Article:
Short Term 12, 2013, Destin Daniel Cretton


Short Term 12 is a film about friendship, love, trust and how to help each other when one is in a desperate situation. You could fool yourself in believing that Short Term 12 is an independent drama, faithful to life through its depth studies of its characters and their relationships. But believe me, it’s just a cheap disguise to set your heart burning, a trick as old as the street. It is like Destin Daniel Cretton found a guide ‘Indie for dummies’ to conceive an indie-look to his films. Using steadicam, a superficial indie style soundtrack, a lot of ‘sincere’ dialogues and no special effects or action comforts people in a way that they feel special and alternative. What the spectator does not want to realize is that he or she is watching the same sentimental crap as before with just an updated packaging. The catchy title alone, makes his previous film I am not a Hipster (2012) highly attractive, especially now the so-called ‘hipster culture’ has spread mainstream, together off course with the refusal to be one.

Pseudo-indie films are the sickness of this century, especially because they deceive people in thinking to have good taste. Since Miramax’s indie company released Shakespeare in Love (Madden, 1998) and won an oscar with it, the Weinstein bros. have been bombarding us with superficially romantic gimmick films like She’s All That (Iscove, 1999), Garden State (Braff, 2004) and more recently Silver Linings Playbook (Russell, 2012). Those last two are both love stories about special lonely people defining the alternative personality everybody wants to identify with these days. And in a hour and a half they try to connect and succeed in finding their true ‘on another level’ romance, with some sweet indie rock in the background. At the other side, while sundance refuses too radically mumblecore films, they search for those safe indie formula’s in awfully empty films like Upstream Color (Carruth, 2013), which copies and surpasses Malick’s pretentiousness or the Beasts of the Southern Wild (Zeitlin, 2012), which is ridiculously overrated because of positive discrimination. It makes me a little bit afraid for this year’s Sundance winner Ryan Coogler’s Fruitvale Station (2013). Colin Trevorrow, known for a little indie sundance flick Safety Not Guaranteed (2012), is also going to direct the new Jurassic Park, named  Jurassic world. It seems like anybody could direct a indie feature or a blockbuster right now, as long as it’s financially profitable. Indie has just become another genre format.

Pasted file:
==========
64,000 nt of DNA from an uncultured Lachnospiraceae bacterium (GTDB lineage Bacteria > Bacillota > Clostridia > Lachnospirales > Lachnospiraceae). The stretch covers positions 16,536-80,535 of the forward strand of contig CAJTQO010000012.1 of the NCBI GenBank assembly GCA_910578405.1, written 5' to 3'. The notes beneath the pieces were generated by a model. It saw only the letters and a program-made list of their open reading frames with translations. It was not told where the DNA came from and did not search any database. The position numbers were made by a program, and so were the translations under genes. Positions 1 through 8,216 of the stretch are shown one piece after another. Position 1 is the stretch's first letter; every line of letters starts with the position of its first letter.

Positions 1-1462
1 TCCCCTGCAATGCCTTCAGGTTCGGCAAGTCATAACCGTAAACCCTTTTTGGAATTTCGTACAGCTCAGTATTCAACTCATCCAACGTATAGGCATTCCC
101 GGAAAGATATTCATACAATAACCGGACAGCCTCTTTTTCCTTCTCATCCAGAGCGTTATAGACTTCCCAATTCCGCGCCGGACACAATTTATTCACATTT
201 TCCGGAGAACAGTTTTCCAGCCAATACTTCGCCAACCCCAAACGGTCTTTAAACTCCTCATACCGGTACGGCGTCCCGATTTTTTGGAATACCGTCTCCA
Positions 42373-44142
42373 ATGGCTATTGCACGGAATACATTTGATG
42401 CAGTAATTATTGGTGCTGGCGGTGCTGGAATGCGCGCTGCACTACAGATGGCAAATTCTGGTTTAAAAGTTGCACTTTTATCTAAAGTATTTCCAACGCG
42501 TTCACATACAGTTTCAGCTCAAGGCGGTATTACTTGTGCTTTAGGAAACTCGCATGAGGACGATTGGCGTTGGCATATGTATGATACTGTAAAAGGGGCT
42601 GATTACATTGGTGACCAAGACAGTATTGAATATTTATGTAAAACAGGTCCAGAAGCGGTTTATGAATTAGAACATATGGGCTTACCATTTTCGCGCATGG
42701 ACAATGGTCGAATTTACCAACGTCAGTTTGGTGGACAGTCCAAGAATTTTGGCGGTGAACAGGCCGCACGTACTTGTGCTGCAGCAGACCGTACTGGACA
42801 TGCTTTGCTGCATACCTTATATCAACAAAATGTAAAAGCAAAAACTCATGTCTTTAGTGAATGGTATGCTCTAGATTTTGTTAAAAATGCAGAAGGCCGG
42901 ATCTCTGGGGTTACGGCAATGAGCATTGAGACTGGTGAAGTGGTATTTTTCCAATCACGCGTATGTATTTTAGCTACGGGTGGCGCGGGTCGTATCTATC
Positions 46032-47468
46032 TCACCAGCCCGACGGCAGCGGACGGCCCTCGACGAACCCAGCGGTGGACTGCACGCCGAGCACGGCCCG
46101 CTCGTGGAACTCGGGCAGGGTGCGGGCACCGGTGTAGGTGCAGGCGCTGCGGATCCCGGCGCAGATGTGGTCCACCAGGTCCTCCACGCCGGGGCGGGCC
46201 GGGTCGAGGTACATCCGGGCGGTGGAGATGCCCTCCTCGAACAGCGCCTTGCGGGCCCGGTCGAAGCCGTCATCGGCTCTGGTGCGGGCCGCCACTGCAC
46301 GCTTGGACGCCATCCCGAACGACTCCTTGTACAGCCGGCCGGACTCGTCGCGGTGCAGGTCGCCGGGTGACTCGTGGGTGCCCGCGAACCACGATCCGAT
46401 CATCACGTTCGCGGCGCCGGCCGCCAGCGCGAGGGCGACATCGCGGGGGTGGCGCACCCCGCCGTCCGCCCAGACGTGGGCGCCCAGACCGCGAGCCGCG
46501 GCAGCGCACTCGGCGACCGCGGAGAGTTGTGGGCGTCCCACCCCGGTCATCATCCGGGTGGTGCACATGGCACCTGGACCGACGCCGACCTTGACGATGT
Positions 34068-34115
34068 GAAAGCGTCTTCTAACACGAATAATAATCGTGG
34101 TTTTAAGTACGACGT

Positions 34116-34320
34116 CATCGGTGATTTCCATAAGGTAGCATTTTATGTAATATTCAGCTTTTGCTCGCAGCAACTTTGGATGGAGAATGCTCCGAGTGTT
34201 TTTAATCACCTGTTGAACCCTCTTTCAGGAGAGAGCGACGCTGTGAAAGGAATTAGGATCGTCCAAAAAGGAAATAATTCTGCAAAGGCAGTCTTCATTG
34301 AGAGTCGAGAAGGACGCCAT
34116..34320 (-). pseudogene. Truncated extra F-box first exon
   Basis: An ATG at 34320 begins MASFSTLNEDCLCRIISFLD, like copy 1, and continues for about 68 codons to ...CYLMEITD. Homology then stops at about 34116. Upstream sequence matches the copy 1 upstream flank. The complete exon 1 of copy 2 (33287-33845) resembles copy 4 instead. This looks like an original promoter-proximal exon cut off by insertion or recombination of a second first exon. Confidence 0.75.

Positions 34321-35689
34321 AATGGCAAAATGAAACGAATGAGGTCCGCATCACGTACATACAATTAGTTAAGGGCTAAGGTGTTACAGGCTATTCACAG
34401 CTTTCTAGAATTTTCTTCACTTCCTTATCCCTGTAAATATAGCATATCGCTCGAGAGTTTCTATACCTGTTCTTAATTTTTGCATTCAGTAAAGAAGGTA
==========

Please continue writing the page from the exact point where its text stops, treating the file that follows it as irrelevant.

So, what is the critically acclaimed Short Term 12 all about? We follow a couple of blank hipster supervisors who have a lot of fun at an orphanage/prison for children who get treated like juvenile delinquents. When these children succeed in escaping which means running out of the domain, the supervisors cannot touch them anymore, they will have to convince them with reason to come back. Off course, the place is full of emotionally unstable rebels. However as the story progresses we learn that they are as a matter of fact just plain vulnerable that just need some love and understanding, and doesn’t the public love that. The cliché one-dimensional portrayal that gets repeated in characters like Marcus (Keith Stanfield), beaten up by his mother but now benefiting from that by writing excellent raps, results in beautiful and touching scenes. Subsequently Jayden (Kaitlyn Dever) does an award-winning performance on being a cynical kid with a suicide history and hey, coincidentally our main character Grace (Brie Larson) had them damn suicide troubles as well so they connect. Some people simply just have those problems. Although everybody suffers from complicated emotions, finally and luckily we get rewarded with a ‘happily ever after’ Hollywood ending so we can just let the whole story behind us.

Wasn’t that a nice movie, honey? We have to do this more, don’t you think?